It’s not the quantity of your connections, but the quality, a new study says
Congrats on your 1,500 LinkedIn connections. But did they help you snag a job?
Weak online connections on job sites and social networking sites are no match for “strong connections” — i.e., close friends and family members with whom you communicate at least once a month — when it comes to landing a gig, according to a new study from the Institute for Operations Research and the Management Sciences.
The survey of 424 college-grad LinkedIn users, published this week in the INFORMS journal Management Science, asked about various job-search avenues: job sites like Monster.com, social-networking sites like LinkedIn, print media, close friends and family offline, and career centers and recruiters. It also took stock of how many leads, interviews and offers those channels spawned, and measured the number and strength of the job hunters’ connections.
Job sites produced the most leads, and weak LinkedIn connections yielded slightly more leads than strong connections — but interviews and offers were most likely to come from strong ties, the study found. In fact, a 10% increase in strong ties — roughly a one-tie bump — increased job offers by 0.7% on average. Increasing weak ties by 10% — the equivalent of about 10 ties — seemed to diminish the number of offers by 1.3%.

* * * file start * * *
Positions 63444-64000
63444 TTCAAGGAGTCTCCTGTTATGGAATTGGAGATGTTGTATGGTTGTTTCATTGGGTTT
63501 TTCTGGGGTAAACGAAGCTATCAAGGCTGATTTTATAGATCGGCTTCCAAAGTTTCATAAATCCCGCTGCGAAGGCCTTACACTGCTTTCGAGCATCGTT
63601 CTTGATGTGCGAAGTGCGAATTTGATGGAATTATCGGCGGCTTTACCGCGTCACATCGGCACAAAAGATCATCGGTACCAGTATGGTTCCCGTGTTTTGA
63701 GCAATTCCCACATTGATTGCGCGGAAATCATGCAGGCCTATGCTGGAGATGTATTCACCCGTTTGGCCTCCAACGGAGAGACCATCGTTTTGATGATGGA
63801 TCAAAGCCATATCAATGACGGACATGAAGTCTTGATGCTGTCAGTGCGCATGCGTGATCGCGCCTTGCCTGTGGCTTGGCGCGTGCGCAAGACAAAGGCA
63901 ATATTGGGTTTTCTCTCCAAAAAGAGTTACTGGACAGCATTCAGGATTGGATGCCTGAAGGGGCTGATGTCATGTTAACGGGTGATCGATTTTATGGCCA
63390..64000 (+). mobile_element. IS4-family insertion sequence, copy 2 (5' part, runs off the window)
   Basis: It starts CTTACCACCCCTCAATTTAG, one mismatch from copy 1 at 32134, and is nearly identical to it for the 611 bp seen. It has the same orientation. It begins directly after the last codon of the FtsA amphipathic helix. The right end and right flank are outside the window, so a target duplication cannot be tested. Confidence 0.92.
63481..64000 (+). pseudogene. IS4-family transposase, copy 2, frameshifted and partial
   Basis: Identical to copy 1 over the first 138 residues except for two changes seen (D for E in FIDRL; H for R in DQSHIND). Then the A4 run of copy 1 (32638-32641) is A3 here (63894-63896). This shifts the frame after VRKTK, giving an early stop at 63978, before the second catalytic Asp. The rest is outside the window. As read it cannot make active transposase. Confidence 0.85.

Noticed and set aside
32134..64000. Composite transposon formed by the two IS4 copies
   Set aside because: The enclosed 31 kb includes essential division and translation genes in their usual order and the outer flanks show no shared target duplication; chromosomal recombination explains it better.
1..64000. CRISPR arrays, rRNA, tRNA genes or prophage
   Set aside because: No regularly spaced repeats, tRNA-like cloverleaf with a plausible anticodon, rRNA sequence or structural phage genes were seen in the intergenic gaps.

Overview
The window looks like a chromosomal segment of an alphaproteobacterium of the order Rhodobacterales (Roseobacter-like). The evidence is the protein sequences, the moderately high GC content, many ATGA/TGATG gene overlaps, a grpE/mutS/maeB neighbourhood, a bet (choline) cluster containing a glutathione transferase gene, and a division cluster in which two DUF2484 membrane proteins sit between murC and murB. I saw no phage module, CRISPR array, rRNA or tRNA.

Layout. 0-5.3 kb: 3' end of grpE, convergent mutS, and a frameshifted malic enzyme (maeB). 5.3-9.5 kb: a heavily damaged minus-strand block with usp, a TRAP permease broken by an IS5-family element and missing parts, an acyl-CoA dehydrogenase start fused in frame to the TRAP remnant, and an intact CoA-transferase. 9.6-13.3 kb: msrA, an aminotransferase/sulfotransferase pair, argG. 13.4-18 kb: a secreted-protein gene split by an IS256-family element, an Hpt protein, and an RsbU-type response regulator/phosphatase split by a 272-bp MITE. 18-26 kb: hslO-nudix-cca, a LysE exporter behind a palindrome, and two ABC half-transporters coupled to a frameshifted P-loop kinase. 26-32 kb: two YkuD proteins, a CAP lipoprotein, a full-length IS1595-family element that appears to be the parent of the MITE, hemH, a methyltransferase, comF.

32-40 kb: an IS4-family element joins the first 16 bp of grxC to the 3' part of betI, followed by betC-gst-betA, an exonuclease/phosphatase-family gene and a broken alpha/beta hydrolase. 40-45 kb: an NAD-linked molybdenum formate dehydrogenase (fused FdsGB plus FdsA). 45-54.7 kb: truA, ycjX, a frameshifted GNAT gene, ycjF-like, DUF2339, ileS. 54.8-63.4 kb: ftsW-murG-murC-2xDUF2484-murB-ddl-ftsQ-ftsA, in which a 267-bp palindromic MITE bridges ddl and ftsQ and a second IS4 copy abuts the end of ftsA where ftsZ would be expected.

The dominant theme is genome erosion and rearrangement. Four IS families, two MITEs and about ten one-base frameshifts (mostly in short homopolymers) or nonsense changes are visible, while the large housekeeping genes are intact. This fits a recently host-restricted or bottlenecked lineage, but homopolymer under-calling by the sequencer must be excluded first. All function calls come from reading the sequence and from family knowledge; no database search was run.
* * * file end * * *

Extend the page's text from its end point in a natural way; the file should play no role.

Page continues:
“We found that strong ties have a significant and positive effect on job interviews,” study co-author Rahul Telang, a professor at Carnegie Mellon University, said in a statement. “Weak ties, on the other hand, while they had a greater impact on job leads, have a statistically insignificant impact on job interviews.”
“One possible interpretation is that, for leads to convert into interviews, your connections will most likely be required to conduct follow up on their end, such as make phone calls or provide recommendations,” he continued. “If the connection is weak, these individuals may be less likely to undertake these efforts.”
These findings have implications for businesses and policymakers trying to harness technology most effectively, the authors concluded. “Firms increasingly rely on these networks to find the next employee,” they wrote. “So, it is good to ask going forward: How effective are these networks in finding the right employee, and at what cost?”
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